CLCCF is an organization that maintains and looks after approximately 26,000 hectares of forest land between the District of Hope, Yale First Nation, and the Fraser Valley Regional District. (CLCCF)

CLCCF is an organization that maintains and looks after approximately 26,000 hectares of forest land between the District of Hope, Yale First Nation, and the Fraser Valley Regional District. (CLCCF)

Cascade Lower Canyon Community Forest says hello to the communities it serves

Forest partnership between Yale First Nation, the District of Hope, and the Fraser Regional District

Are you aware that a three-way partnership exists — between Yale First Nation, the District of Hope, and the Fraser Regional District — dedicated to forest maintenance and community growth?

If you answered no, you’re not alone — the Cascade Lower Canyon Community Forest (CLCCF) is aware not everyone in Hope knows about them. But they’re hoping to spread the word about who they are, what they do, and just how dedicated they are to the community.

“The CLCCF is an actual licensee. In technical terms, the licensee is what holds the forest tenure. And the CLCCF is a community forest tenure,” says Matt Wealick, the general manager of CLCCF and a forest ranger from Tzeachten First Nation. “We’re responsible for everything that happens underneath [the licensee]. So, everything from the planning and design and where the cut blocks go… the logging, the marketing of the wood that gets sold, and then re-planting for every cut block that we log.”

Wealick says that, despite logging being a big part of what they do, CLCCF is not a logging company. Instead, CLCCF is an organization that maintains and looks after approximately 26,000 hectares of forest land between the District of Hope, Yale First Nation, and the Fraser Valley Regional District. Started in 2007, they are part of community forestry — an evolving branch, and subsection, of forestry where decision making and revenue is kept within the local community. Money generated through the CLCCF stays in the communities of District of Hope, Yale First Nation, and the Fraser Valley Regional District. They create local jobs (and hire locally), revenue is brought back to the community, and decisions are made with the community in mind.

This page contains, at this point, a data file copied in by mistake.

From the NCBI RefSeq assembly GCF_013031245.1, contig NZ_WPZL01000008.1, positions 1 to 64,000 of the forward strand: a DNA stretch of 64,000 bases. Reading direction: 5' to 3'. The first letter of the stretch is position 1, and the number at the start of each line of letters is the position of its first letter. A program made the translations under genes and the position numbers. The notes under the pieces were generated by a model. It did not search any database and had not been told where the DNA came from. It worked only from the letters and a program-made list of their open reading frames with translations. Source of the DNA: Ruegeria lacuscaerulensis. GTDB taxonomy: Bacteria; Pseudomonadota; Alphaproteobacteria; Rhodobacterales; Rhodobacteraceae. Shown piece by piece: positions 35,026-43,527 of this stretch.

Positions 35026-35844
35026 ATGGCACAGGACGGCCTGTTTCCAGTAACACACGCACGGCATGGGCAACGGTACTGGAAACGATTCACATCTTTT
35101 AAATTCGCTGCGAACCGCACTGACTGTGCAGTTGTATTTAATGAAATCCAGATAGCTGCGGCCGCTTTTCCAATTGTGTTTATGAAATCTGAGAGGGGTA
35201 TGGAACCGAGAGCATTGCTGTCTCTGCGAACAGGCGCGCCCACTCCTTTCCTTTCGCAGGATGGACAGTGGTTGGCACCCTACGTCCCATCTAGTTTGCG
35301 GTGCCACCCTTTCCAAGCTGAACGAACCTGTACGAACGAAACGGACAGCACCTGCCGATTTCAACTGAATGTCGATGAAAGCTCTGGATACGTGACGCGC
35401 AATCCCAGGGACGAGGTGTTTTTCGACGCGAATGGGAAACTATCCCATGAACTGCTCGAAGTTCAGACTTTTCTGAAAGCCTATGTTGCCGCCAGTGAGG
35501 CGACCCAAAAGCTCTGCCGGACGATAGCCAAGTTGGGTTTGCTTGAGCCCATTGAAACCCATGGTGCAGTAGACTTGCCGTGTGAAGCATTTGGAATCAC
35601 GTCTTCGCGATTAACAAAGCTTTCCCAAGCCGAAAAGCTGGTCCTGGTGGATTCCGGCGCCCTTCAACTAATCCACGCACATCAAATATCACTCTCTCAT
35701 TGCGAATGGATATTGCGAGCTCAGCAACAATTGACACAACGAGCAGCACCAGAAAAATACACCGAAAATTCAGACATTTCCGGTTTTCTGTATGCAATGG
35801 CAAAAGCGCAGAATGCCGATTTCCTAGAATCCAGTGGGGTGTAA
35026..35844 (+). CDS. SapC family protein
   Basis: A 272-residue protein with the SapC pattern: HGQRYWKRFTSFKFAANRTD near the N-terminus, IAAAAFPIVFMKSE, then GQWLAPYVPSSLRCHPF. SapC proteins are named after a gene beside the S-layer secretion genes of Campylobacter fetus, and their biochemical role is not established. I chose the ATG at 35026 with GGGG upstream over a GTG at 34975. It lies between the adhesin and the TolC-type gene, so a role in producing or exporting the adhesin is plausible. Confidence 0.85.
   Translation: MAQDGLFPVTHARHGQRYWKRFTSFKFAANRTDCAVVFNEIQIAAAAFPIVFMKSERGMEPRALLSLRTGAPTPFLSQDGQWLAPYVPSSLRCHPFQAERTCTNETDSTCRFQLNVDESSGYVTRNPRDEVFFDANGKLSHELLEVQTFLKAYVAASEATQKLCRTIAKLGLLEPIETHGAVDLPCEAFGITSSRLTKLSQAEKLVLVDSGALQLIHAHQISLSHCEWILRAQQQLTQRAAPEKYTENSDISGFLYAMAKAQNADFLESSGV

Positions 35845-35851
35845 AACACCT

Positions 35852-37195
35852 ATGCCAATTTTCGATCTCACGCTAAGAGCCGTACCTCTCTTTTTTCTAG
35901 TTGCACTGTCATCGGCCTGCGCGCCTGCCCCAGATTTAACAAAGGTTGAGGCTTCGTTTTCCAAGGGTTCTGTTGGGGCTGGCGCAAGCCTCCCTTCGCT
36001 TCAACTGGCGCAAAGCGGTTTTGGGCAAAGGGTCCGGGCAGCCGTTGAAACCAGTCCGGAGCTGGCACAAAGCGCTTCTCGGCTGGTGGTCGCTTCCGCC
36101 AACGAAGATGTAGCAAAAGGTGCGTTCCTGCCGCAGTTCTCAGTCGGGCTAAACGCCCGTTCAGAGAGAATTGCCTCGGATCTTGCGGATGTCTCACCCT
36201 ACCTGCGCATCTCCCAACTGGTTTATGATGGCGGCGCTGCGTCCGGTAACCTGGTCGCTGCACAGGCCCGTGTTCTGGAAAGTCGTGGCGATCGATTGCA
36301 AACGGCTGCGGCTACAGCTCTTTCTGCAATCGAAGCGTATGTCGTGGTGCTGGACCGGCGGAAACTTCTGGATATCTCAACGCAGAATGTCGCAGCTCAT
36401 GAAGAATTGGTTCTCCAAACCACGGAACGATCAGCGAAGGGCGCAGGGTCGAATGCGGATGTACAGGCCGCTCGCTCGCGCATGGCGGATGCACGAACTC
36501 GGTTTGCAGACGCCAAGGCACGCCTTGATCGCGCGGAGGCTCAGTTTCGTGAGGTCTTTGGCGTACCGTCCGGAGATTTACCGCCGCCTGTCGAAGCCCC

“We have different partnerships, with different groups, to help facilitate all those [our] different processes,” says Wealick. “With regards to planning, we work with a company called Chartwell Consultants.”

All the profit goes to the three partners who then invest it back into their communities.

John Mason, one of the directors for CLCCF, says that the Hope community is a core focus of their organization’s mission — and they’re big on being involved in the community. In fact, some of the events and projects CLCCF have been involved in recently include: supplying wood for Hope Brigade Days’ chainsaw events, funding the Hope Community Garden gazebo, planting 300 cedar seedlings with elementary students,

“It’s good to be able to give funds to the partners,” says Mason. “What the town does is, they get different groups [from the community] to put in forms to access that money… the town is very careful with what it does. And the Regional District is supposed to do the same thing. And Yale First Nation can basically use [the money] for what they want.”

Their other focus is on land stewardship and harvesting wood in a sustainable manner that considers “both the timber and non-timber values throughout the forest.” Re-planting, sustainable harvesting, and protection of biodiversity and ecosystems within the forest, are part of CLCCF’s forest stewardship objectives — which is something CLCCF looks at when making decisions. This also includes keeping Indigenous worldviews and practices in the forefront.

“We’ve included First Nations cultural values in the calculation of our annual level cut. [We] try to make sure that we’ve inserted First Nation values from the ground up. All other things are also considered but that is a big one, just because of the pressure currently on First Nations right now. So, we tried to make it easier.”

To find out more about CLCCF, and what they do, visit their page at www.clccf.ca/governance.

READ MORE: District of Hope receives $150,000 from Community Forest project


@KemoneMoodley
kemone.moodley@hopestandard.com

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